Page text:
Ubrogepant: A Novel Drug Mechanism for Migraine Treatment

Drug Topics JournalDrug Topics March 2020
Volume 164
Issue 3

On December 23, 2019, the FDA approved ubrogepant for the acute treatment of migraine with and without aura in adult patients.


On December 23, 2019, the FDA approved ubrogepant for the acute treatment of migraine with and without aura in adult patients.1 Ubrogepant is a calcitonin gene-related peptide (CGRP) receptor antagonist. CGRP is a protein released when the trigeminal nerve is activated. Binding of CGRP to its receptor is associated with blood vessel dilation, inflammatory mediator release, and transmission of pain stimulus to the central nervous system–mechanisms involved with migraine pathology. Blocking CGRP from binding to its receptor is a novel mechanism for migraine treatment.2


Ubrogepant was approved based on the results of 2 randomized, double-blind, placebo-controlled trials. In these trials,
1439 participants were randomized to placebo, or 50mg of ubrogepant in both trials. Some patients (23%) were taking preventive migraine therapies, but none were on medications affecting CGRP. In study 1, participants were randomized
to an additional 100-mg arm. In both trials, participants were instructed to treat a migraine of moderate-to-severe intensity with the study drug. A second dose of study drug or the participant’s usual acute migraine therapy could be administered 2 to 48 hours after the initial dose as needed.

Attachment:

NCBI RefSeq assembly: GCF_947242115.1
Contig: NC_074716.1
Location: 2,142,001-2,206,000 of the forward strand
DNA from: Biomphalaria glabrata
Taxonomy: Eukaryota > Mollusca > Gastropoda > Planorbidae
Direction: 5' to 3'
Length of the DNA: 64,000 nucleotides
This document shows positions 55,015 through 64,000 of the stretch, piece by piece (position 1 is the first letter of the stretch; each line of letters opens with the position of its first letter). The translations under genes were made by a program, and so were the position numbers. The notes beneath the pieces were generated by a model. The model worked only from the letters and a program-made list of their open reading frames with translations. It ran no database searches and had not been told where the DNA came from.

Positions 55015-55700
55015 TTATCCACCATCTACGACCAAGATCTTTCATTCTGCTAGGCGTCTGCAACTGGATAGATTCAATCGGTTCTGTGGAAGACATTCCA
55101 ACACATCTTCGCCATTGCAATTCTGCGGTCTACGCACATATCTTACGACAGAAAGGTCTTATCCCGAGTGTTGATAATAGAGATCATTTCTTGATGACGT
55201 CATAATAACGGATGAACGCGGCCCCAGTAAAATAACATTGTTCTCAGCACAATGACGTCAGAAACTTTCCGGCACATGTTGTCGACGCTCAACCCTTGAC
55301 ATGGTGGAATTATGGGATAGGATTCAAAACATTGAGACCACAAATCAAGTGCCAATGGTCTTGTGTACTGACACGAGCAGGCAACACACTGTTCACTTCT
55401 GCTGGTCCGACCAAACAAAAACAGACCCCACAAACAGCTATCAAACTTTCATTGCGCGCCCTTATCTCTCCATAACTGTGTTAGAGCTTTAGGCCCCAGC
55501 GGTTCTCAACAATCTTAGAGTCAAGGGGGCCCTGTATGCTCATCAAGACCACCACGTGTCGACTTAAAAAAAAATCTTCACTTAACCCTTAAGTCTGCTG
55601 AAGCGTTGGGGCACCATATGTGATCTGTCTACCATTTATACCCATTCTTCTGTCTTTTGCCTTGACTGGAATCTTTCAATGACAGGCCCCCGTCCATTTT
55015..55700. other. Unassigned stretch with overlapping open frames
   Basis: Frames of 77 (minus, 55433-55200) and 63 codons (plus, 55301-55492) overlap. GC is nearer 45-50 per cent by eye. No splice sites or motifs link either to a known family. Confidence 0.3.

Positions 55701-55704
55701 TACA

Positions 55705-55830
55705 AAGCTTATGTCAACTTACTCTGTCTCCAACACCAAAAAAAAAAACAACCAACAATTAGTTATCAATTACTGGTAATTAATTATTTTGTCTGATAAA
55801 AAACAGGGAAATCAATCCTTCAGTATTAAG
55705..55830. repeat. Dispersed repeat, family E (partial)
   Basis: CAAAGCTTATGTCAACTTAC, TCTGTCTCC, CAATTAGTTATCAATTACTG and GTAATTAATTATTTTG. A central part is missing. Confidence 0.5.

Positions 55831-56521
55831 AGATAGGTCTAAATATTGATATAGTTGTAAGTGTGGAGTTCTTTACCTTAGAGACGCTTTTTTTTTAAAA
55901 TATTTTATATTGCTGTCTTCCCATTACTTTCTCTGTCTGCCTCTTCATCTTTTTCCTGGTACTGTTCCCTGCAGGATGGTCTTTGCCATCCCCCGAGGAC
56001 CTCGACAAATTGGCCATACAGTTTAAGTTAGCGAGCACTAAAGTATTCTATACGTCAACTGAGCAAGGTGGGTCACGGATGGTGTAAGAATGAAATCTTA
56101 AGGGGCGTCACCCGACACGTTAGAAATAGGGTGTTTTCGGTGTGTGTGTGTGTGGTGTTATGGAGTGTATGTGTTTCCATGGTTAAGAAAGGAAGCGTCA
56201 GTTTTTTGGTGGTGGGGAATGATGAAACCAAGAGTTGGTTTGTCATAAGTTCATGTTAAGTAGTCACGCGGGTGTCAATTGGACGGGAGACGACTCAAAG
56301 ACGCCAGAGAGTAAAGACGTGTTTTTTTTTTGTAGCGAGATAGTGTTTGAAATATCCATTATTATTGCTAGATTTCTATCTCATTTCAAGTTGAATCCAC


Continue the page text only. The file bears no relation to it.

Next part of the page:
In both studies, a comparison of pain and most bothersome symptom (MBS) at 2 hours post-dose for ubrogepant versus placebo serves as the primary outcome.Both studies showed that participants taking ubrogepant demonstrated greater rates of absence of pain or MBS at 2 hours post dose compared with placebo. In study 1, both doses of ubrogepant were associated with reduced occurrence of photophobia or phonophobia compared with placebo.1


The most common adverse effects seen in studies with ubrogepant are nausea and somnolence. Ubrogepant is primarily eliminated via metabolism by cytochrome P450 3A4 (CYP3A4). Administration of ubrogepant is contraindicated in patients taking a concomitant strong CYP3A4 inhibitor, as this will significantly increase exposure to ubrogepant. Patients taking concomitant moderate 3A4 inhibitors should administer a lower dose (50 mg) and avoid a second dose within 24 hours of the first dose.

Ubrogepant is also a substrate for BCRP and P-gp transporters. Based on the findings of clinical interaction studies, patients taking concomitant BCRP and/or P-gp inhibitors should utilize a lower dose of ubrogepant to limit exposure. Patients with severe hepatic impairment (Child- Pugh class C) should administer the reduced dose. Patients taking strong CYP3A4 inducers, or who have end stage renal disease (CrCl <15 mL/min) should avoid taking ubrogepant. There are no data regarding the safety of treating more than 8 migraines in a 30-day period or on the effect of ubrogepant on a breastfed infant.


Ubrogepant is approved for use in adult patients as both 50-mg and 100-mg tablets to be administered as a single dose as needed for migraine symptoms. It can be administered with or without food. A second dose may be administered no sooner than 2 hours after the initial dose, with a maximum dose of 200 mg per 24 hours. Administration of ubrogepant with a high-fat meal may reduce peak drug concentration by 22% and delay the peak drug concentrations by 2 hours without an overall change in the AUC.1




1. Ubrelvy [package insert]. Madison, NJ: Allergan USA, Inc., December 2019

2. Durham PL. Calcitonin Gene-Regulated Peptide (CGRP) and Migraine.Headache. 2006;46(1):S3-S8.


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